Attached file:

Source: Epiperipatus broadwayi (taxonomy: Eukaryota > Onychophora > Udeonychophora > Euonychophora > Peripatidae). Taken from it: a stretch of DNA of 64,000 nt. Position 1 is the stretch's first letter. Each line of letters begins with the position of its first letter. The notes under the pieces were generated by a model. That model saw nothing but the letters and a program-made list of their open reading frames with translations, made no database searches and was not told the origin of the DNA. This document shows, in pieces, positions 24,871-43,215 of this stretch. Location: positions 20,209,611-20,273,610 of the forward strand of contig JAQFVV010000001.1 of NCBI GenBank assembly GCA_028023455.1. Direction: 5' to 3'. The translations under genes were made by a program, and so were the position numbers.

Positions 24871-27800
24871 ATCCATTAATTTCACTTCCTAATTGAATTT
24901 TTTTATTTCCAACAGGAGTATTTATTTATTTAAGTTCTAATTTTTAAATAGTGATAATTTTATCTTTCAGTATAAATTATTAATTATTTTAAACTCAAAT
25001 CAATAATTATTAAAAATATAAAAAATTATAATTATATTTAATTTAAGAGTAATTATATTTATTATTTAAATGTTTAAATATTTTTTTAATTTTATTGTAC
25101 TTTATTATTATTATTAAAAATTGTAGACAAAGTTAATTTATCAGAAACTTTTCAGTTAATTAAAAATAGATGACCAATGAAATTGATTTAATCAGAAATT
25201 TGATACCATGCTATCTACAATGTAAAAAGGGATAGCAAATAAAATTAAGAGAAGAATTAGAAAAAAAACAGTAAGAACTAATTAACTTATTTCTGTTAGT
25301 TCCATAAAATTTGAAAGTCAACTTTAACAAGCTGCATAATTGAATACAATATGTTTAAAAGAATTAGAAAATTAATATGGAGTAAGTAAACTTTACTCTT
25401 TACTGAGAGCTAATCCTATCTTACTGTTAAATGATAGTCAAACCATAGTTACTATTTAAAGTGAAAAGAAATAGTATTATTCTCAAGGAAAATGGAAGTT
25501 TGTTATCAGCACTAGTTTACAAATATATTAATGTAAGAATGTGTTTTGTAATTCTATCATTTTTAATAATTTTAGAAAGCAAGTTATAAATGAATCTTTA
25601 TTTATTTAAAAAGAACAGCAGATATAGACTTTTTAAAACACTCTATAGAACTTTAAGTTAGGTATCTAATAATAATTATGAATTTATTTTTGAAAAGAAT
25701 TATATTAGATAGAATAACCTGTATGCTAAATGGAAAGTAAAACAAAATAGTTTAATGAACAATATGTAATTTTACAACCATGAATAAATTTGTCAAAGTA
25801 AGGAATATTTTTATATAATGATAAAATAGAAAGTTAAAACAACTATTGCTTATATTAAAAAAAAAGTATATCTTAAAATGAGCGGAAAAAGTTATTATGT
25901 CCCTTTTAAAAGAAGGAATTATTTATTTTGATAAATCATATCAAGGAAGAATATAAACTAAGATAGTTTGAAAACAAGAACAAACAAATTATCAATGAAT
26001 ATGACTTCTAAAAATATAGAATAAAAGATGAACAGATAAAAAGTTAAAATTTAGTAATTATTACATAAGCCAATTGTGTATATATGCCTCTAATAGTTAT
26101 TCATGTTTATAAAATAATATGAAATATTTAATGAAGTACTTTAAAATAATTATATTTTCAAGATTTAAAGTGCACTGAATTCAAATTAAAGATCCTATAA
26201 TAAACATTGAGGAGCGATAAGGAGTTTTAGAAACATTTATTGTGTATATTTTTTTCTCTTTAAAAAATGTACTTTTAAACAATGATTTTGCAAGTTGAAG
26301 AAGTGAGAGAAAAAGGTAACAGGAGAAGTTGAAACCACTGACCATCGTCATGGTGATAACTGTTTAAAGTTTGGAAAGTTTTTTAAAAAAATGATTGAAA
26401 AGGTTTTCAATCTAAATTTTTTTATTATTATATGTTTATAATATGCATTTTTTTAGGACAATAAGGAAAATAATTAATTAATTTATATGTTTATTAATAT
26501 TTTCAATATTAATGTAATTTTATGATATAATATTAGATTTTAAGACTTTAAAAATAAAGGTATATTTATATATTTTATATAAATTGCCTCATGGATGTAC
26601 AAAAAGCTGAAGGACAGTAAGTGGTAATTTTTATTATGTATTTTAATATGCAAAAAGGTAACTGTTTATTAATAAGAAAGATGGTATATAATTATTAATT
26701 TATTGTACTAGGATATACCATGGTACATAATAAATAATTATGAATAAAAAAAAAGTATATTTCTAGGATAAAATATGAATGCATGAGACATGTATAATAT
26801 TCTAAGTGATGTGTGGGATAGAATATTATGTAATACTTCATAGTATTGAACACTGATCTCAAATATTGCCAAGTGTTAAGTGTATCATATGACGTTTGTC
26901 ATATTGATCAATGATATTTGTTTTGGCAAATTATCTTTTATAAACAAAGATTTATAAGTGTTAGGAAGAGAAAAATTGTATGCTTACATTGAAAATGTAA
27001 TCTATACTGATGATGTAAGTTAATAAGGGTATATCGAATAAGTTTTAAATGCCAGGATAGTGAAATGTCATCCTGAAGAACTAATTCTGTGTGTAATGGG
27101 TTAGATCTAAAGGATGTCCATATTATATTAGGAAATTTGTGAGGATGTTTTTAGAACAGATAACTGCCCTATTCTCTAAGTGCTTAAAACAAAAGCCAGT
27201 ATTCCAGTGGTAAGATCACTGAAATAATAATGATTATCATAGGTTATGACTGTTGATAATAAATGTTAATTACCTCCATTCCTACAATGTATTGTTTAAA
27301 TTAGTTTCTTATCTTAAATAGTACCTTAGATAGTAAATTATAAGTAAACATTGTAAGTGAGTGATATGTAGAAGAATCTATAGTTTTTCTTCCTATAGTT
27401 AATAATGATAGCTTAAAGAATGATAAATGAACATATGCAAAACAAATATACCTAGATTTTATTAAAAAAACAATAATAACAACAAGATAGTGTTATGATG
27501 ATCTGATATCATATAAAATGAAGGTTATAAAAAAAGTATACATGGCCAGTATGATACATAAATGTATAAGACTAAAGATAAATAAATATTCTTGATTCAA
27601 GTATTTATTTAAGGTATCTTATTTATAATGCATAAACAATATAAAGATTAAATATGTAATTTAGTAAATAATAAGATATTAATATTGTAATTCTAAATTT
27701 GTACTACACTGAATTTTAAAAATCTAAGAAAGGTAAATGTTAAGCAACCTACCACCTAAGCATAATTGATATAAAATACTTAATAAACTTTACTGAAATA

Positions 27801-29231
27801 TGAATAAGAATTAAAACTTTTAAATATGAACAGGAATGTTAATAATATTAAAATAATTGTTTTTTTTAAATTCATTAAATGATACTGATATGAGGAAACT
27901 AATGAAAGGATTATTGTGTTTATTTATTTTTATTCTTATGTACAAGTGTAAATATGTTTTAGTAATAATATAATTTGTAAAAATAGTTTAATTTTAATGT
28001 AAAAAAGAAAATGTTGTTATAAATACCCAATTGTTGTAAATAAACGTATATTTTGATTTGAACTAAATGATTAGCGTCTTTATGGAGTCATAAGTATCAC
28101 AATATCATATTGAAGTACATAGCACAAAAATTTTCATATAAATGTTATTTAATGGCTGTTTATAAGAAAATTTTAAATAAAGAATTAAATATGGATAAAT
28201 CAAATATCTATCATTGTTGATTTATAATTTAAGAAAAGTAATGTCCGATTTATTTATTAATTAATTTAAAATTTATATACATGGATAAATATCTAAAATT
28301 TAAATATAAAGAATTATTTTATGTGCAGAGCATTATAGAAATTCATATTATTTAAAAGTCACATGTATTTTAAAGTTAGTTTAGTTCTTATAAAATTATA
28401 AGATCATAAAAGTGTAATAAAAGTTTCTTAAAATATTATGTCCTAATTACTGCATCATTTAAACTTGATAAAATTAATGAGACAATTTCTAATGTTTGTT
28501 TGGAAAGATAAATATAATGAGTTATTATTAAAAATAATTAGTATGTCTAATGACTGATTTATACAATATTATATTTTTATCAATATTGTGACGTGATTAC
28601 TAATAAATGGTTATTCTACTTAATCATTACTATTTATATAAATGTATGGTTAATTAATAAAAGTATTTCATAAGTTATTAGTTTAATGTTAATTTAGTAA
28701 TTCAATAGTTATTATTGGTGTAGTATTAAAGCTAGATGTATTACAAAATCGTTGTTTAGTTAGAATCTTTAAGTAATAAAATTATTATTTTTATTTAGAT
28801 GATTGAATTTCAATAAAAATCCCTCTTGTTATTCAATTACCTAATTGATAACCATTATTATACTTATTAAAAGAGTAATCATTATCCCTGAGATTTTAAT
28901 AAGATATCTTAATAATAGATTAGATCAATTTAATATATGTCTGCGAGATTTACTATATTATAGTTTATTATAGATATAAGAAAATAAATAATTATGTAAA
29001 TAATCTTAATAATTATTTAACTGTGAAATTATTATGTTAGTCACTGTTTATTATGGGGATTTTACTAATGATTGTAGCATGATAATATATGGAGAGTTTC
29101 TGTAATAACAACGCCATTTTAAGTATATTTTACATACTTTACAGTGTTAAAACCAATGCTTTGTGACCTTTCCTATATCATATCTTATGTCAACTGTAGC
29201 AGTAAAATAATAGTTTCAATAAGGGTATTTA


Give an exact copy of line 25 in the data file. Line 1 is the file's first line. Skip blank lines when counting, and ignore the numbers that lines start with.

27001 TCTATACTGATGATGTAAGTTAATAAGGGTATATCGAATAAGTTTTAAATGCCAGGATAGTGAAATGTCATCCTGAAGAACTAATTCTGTGTGTAATGGG